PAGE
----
Cedar Summit Farm cream, 16 oz.: $3.79
Organic Valley buttermilk, 1 qt.: $2.99

Odd that both were $3.79, yes?  Anyway, so it actually breaks down pretty much exactly the same.  For $3.79 I can get the Cedar Summit Farm cream and make 1/2 lb of butter with it.  HOWEVER, I get the by-product — buttermilk — for free.  And we do use a lot of buttermilk in our cooking, so I am saving money with this.

Another thing to consider:  I’m not really sure how much pasture time the Organic Valley cows are really getting.  Look very carefully at the marketing copy used to describe the pasture butter: “Produced without antibiotics, or synthetic hormones and pesticides…at the height of pasture season.”  So, how many of the cows’ calories are actually coming from grass?  The cows are likely getting at least some grass, but Cedar Summit Farms clearly states that their cows get all grass, all year around.  And the resulting milk is healthier.  So yes, there is an economics factor to butter-making as well as a deliciousness factor.

And for the ultimate foodies out there, apparently real buttermilk gives better results than cultured buttermilk in cooking/baking.  And I have to say — the pancakes that we made with it this week were the fluffiest we’ve ever made.

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Another rain barrel

We added a third rain barrel to our collection this week.  It’s a really gorgeous one: a reclaimed oak wine barrel from Barrel Depot.  They offered our neighborhood group a modest discount, so I decided to take them up on it.  Now our two uglier plastic ones will be in the back of the house and the oak one will adorn the front:

I like that this one is made with better components than our plastic ones — the cheap hose attachments on our plastic ones are already falling apart.  The only challenges with it were: 1) it is extremely heavy, 2) we needed to find our own screen for the top, and 3) there was a 2″ hole in the middle which Adam had to cut a piece of oak and plug (visible in picture).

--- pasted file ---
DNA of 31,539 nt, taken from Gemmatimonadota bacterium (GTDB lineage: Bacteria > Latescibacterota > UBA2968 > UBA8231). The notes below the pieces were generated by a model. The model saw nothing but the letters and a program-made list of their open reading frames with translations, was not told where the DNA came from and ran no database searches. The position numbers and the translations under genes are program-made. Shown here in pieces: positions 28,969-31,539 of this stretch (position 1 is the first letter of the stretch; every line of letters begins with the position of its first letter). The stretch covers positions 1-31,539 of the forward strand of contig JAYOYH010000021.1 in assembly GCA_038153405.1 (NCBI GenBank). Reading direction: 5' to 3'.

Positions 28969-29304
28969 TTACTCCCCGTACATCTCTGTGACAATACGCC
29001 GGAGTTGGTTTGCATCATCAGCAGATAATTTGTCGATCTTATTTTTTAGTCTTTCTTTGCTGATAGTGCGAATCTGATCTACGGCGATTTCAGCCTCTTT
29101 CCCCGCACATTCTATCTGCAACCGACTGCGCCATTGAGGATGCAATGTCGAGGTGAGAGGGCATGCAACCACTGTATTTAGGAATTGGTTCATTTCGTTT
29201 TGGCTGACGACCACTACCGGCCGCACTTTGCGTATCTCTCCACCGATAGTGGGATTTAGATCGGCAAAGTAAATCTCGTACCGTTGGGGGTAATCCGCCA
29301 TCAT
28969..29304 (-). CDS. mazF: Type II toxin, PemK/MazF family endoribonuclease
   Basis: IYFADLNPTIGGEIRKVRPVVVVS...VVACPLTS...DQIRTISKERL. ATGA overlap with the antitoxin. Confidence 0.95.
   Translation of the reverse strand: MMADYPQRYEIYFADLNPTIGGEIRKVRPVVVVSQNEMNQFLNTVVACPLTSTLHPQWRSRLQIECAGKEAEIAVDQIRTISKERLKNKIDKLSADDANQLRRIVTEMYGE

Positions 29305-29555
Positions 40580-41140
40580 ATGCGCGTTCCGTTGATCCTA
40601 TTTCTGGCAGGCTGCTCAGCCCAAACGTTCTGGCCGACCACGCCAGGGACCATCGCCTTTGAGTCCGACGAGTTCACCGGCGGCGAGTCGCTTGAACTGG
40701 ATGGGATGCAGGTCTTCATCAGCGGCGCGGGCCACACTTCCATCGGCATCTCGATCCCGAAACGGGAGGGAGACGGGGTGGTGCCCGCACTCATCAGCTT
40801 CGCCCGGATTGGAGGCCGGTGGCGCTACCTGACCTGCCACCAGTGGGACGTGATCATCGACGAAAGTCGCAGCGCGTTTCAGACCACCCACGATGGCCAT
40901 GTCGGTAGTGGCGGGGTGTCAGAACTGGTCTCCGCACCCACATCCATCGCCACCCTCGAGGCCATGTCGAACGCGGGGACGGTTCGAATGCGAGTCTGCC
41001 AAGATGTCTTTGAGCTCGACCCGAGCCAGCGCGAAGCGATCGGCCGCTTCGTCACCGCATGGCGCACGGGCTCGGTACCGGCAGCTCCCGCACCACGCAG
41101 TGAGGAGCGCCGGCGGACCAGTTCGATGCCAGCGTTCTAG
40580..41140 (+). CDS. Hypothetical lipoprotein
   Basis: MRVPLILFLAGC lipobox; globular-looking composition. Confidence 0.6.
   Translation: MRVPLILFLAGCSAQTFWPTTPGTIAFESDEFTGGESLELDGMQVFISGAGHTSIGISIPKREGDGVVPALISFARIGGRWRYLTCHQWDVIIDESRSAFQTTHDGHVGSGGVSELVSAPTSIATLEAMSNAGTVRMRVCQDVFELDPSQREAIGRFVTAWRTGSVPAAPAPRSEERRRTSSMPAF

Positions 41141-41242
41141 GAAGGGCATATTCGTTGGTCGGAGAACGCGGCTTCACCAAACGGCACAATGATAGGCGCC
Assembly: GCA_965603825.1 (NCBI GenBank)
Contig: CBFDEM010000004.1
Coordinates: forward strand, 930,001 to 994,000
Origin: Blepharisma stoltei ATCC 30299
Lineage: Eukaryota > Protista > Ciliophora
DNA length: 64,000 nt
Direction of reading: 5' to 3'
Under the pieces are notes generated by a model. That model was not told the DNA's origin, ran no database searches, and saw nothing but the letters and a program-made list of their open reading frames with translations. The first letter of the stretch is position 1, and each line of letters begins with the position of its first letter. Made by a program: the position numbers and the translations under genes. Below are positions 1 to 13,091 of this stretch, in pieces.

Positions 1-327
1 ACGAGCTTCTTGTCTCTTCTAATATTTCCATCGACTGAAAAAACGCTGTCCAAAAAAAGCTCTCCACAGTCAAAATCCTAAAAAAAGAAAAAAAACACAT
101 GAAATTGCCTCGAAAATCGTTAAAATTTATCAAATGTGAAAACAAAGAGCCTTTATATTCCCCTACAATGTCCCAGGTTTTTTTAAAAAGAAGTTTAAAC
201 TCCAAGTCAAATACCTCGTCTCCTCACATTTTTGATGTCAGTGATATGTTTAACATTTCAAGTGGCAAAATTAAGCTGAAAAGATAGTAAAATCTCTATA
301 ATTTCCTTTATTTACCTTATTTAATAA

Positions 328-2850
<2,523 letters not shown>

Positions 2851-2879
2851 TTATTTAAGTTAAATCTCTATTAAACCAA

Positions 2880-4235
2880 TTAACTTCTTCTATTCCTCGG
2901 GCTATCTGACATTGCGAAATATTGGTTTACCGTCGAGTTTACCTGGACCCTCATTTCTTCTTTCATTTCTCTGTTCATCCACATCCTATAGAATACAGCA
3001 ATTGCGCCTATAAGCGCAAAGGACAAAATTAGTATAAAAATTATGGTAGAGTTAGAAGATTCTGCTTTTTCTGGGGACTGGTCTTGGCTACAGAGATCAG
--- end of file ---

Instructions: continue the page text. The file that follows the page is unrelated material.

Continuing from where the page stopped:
We got lucky on the screen issue.  Right there in the sandbox was an old sieve which just happened to fit the hole perfectly:

Perfect.  Now we just need some rain.

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Peat Pot tip

If you start seedlings in peat pots, it’s a good idea to rip off the top strip of the pot before you settle them into the ground.  If any of the peat pot is above the surface of the soil after you plant, it can wick moisture from underground to the air, causing your plant extra stress from lack of water.

Sorry about the low quality of this picture… my hands were filthy and I was trying not to get my camera dirty.  I got a few things planted today; will finish up tomorrow and take pictures for a full garden updated.


My edible landscape

Our yard is a work-in-progress, but we are slowly getting the front to where we want it (the back is another story).  After two trips to the Friends School plant sale this weekend, and one freeze where we fortunately did not lose anything, here’s what our front yard is looking like (click pictures to enlarge):

The whole area to the left of the sidewalk is all newly-dug.  In the front (where lots and lots of dogs pee) are three natives “kinnickinnick”, a columbine, and northern bluebells.  I have no desire to eat anything that gets peed on that much, so I stuck with non-edibles for that part.  Behind them are a bunch of alpine strawberries, and then some blueberries and lingonberries.

In this corner: I ripped out some old purple phlox that did not excite me and replaced it with a comfrey plant (a medicinal plant that I moved from another area), German chamomile, and Alpine strawberries.  Also in this picture: a peony, some garlic, various herbs, and a magnolia.

Here is a newly-dug area dedicated to acid-loving edibles: blueberries (one of which is too small to see) and three lingonberries.  I’m using some “organic choice” sulfur from Home Depot to acidify the soil. Behind the newly dug stuff is my couple-year-old perennial area with a rose bush, irises, a couple of sedums, and various herbs.

Here’s another area that was filled with phlox.  It is now home to a Red Lake currant bush and a whole bunch of alpine strawberries.  The bush to the right is an Endless Summer hydrangea.  Also visible: two dying rhododendrons, a bleeding heart, some perennial grass, and a sedum.

Finally, here is my hosta holding area on the north side of the house.  Last year, I dug this area up and filled it with a bunch of free hostas, just as placeholders until I could find edibles that grow in pretty much total shade.  After being warned about the invasiveness of mint by some gardeners and encouraged about growing it in shade by other gardeners, I composted two of the hostas and put in three mint plants, as an experiment.  We’ll see what happens.  The three mints are all in a row, in the upper right corner.